Announcing the September 2012 publication of

Park Songs

A poem/play by David Budbill

with photographs by R. C. Irwin

 $14.95 / 112 pages / 14 b&w photographs /

Trade Paperback Original ISBN: 978-1-935259-16-9 / eBook ISBN: 978-1-935259-17-6

Distributed to the trade by Consortium Book Sales and Distribution: 1-800-283-3572

Exterminating Angel Press 1892 Colestin Road Ashland, Oregon 97520 Tel: (541) 482-8779

Media Contact: Molly Mikolowski, (612) 728-1692,

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“David Budbill is a no-nonsense free-range sage.”

New York Times

“One of the most readable American poets ever”


“As accessible as a parking lot and as plain as a pair of Levi’s.”


“It takes a fine poet with a good ear and an open heart to express such truths.”

—Vermont Public Radio

“Budbill both informs and moves. He is, in short, a delight and a comfort.”

—Wendell Berry



Park Songs opens up the intersections of poetry and performance  . . . the plainness of the language is deceptive. [This] rhythmic and vernacular play [is] surprisingly evocative.”

RAIN  TAXI, Spring 2013
Lynette Reini-Grindell

for the complete review go to:

Best known for clear, sweet poems, [Budbill] is also a playwright, and his new work is first and last, as he says, ‘raw material that could be a play’: an array of dialogues among the vagrants, pedestrians, passers-by, and hard-luck cases of an urban park. . . . In language that recalls the 1930s, the guys and the couple of ladies around the park debate how to be happy, how to get by with less, and how to make poems that feel true.


October 22, 2012

 for the complete review go to:

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Budbill’s latest collection, Park Songs, demonstrat[es] that he is above all a poet of place . . . [and of] the power of place to mark us, hold us, and bind us to one another . . . The language here is so familiar and conversational, its simplicity detains the reader, inviting us to consider the poetry of everyday speech. . . He ingeniously borrows the authority of the playwright to get away with speaking in a grittier and more guttural register. . . .

Abby Paige
December 11, 2012

for the complete review go to:

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Budbill captures the essence of human communication – the misunderstandings and connections, hurts and expectations.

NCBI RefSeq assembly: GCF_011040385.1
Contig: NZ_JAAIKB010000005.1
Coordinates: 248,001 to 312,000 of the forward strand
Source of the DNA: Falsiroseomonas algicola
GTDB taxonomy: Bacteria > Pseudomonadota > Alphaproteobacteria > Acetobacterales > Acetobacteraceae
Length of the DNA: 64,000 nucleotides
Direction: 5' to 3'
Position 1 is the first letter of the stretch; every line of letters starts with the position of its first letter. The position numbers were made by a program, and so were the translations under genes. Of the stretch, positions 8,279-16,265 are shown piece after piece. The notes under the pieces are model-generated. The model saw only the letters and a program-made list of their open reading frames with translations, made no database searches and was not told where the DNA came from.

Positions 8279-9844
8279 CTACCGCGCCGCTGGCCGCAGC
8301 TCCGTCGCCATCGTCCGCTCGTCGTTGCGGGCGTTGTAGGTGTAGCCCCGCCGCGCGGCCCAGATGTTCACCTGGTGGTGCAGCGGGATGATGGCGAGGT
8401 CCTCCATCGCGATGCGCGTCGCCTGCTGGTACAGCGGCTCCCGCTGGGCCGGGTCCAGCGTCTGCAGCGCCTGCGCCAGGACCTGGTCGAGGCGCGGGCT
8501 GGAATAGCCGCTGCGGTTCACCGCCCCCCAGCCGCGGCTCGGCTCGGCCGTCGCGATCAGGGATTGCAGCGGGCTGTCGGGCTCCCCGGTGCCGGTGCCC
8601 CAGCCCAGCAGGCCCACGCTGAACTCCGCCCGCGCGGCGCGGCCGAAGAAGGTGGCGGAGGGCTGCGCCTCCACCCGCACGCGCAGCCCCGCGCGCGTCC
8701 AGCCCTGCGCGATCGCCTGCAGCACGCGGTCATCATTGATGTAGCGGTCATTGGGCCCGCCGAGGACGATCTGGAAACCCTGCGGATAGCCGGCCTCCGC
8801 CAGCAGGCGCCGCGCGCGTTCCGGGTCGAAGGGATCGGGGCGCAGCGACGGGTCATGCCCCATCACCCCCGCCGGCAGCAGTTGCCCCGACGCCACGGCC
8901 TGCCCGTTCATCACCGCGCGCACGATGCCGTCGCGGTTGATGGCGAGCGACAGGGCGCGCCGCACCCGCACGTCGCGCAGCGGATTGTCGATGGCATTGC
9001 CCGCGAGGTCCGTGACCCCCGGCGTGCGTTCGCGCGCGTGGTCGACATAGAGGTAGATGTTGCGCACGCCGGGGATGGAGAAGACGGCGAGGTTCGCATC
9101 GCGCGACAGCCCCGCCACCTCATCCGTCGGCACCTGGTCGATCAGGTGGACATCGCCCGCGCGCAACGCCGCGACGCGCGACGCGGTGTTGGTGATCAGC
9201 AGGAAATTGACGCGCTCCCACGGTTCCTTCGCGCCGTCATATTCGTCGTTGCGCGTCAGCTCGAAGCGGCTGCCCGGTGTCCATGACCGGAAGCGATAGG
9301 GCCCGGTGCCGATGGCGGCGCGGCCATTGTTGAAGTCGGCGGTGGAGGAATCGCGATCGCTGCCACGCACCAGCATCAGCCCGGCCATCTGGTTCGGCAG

Deb Baker
Concord, New Hampshire

September 9, 2012

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David Budbill is a poet and playwright known for his accessibility and sense of playful humor. . . . The soliloquies and verbal interactions, presented in the course of one day [in this urban park], provide insight into the variety of personalities at work and force readers to reflect on how much we can know—and learn—through our discussions. Also at issue is how much can be misunderstood.

Jennifer Fandell
September 2012

for the complete review go to:

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 “[An] ultra-American twist on Beckettian terseness . . . Park Songs is full of idiomatic vernacular and candid, imperfect syntax, which contribute to a down-to-earth plainspokenness. These seem like people we can connect with, and it’s refreshing (as Budbill’s work generally is) to be offered regular ol’ simple beauty in place of incomprehensible, postmodern mumbo-jumbo.”

Keenan Walsh
October 17, 2012

for the complete review go to:

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 [PARK SONGS is a] beautiful, tragic-funny book. . .  David Budbill’s writing is not just art, it’s a philosophical call to arms for readers to wake up to the world, to go ahead and risk feeling both the pain and the pleasure of being awake. Park Songs is an entertaining read and also one to make you think. It stayed with me and I can feel it connecting with other things I’ve read, helping me live with more heart, helping me notice things.